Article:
According to Goldman, Bradford had a lifelong interest in the language, as did one of his fellow passengers on the Mayflower, William Brewster. Goldman said that a Christian interest in Hebrew arose “only among Protestants” and was reflected in Hebrew primers, vocabulary lists and study groups.
“They were a product of the Reformation,” Goldman said. “Protestants were big readers and teachers of Hebrew. They believed the Catholic Church should not have access to translate and explain the Tanakh. Every person on their own should learn the biblical language — or at least, the clergy should learn the biblical language.”
Shalom Goldman, Pardon Tillinghast Professor of Religion at Middlebury College. (Courtesy)
This Christian curiosity about Hebrew to better understand the Old and New Testaments was called “Hebraism.” Within Protestantism, such views were further embraced by sects including the Puritans in England.
Jonathan Sarna, the Joseph H. and Belle R. Braun Professor of American Jewish History at Brandeis University and the director of its Schusterman Center for Israel Studies, said that many of the Puritans, “like other Protestants, what are called Christian Hebraists at that time, wanted to be able to learn Hebrew in order to be able to read the Bible in the original.”
“It was especially true of Puritans,” Sarna said. “Many of them had… suspicions about extant translations. They did not want the King James Bible,” which was first published in 1611.
Many also did not want to stay in England. In 1620, the Separatist group to which Bradford belonged, having formerly lived in the Netherlands, now sought a haven across the Atlantic.
Documentarian Ric Burns. (Courtesy)
Filmmaker Burns said that their goal was to “find a tiny piece of heaven on earth” where they could worship in the manner of Jesus Christ and his original followers.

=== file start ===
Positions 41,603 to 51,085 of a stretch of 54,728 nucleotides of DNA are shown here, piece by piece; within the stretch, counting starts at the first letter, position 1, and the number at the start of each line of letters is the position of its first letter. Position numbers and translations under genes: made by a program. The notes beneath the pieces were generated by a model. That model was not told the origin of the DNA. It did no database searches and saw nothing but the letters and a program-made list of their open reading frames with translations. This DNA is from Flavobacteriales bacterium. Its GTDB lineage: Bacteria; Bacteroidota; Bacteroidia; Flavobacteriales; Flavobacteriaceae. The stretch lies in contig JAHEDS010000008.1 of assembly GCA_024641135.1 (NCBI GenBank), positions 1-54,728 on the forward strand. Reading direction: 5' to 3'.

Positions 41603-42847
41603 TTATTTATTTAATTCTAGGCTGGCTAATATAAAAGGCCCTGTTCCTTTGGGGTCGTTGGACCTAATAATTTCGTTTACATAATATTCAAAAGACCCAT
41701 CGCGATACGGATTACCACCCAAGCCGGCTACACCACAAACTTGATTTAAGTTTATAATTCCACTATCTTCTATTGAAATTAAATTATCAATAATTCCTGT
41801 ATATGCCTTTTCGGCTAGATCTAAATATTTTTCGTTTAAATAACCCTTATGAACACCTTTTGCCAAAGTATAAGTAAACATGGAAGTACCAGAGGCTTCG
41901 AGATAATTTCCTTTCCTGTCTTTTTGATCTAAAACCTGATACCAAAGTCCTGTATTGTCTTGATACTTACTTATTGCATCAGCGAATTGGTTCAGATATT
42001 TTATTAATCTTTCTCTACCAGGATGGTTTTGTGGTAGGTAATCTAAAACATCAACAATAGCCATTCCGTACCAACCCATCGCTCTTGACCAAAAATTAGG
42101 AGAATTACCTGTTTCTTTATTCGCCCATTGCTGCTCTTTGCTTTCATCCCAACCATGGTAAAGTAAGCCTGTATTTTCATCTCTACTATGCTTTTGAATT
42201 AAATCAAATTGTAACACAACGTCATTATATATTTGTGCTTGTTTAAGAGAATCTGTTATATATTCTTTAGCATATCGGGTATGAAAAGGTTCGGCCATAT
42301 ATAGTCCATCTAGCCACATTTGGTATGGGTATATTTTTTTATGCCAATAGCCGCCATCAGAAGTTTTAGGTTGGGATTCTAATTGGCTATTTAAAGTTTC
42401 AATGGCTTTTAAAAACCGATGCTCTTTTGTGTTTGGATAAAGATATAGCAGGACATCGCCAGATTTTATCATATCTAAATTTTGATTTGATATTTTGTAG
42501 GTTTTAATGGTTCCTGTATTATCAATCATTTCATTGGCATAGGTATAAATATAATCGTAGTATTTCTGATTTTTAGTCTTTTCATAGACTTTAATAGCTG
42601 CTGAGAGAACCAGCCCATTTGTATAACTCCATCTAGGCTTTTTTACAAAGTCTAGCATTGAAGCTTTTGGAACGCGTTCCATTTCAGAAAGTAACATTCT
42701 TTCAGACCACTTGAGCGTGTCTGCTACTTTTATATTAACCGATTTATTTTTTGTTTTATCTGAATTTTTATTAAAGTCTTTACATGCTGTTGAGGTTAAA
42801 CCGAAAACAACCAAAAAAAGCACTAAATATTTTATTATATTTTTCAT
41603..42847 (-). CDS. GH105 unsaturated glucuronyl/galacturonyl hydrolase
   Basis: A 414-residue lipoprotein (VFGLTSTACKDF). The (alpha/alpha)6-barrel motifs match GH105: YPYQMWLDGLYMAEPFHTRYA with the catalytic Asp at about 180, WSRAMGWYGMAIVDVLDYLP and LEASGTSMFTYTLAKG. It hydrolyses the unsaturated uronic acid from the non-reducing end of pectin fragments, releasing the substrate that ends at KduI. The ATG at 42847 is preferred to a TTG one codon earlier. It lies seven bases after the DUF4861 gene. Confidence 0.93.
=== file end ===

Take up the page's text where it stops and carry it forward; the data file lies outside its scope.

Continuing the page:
The journey to the New World began in September 1620 and lasted two months. Burns connected it to the concept of “pilgrimage” found in Judaism, Christianity and Islam. It is, he said, “The idea that the journeys we make in the temporal world — to Mecca or Medina, to the holy places in Jerusalem, to the temple on the mountain — to the New World to look for heaven on earth — are at once a physical, temporal thing, and also a spiritual one.”
Arguably the most famous pilgrims in history, the Mayflower passengers believed they were sailing to a new Jerusalem.
“It was very much the Christian understanding of the Judaic tradition,” Burns said. “The Jerusalem of the Hebrew Bible was not left behind. It was recapitulated, synthesized into a renewed version of the congregation of Christ.”
Michael Hoberman, a professor of English studies at Fitchburg State University and an expert in Jewish American literature and culture, said the colonists believed they were a new generation of Israelites.
“They thought about themselves coming to a Promised Land,” Hoberman said. “It’s kind of a complicated scenario. On the one hand, America is a Promised Land to them. They equate [themselves] with the Israelites in this regard. It’s a place where they could attain religious freedom.
“It’s also a land of exile, another base of comparison they may have drawn with the Israelites. They went from home in England to a barren wasteland… that Bradford describes. Whether it was an exodus to a Promised Land or an expulsion to a land of exile, the parallel does hold,” said Hoberman.
Not your grandfather’s philo-Semitism
Sarna noted that such apparent philo-Semitism came with caveats.
“It’s important to remember it did not necessarily mean they were in love with Jews,” he said. “Indeed, many of the Puritans thought Jews should convert. They found nasty things to say about unconverted Jews.”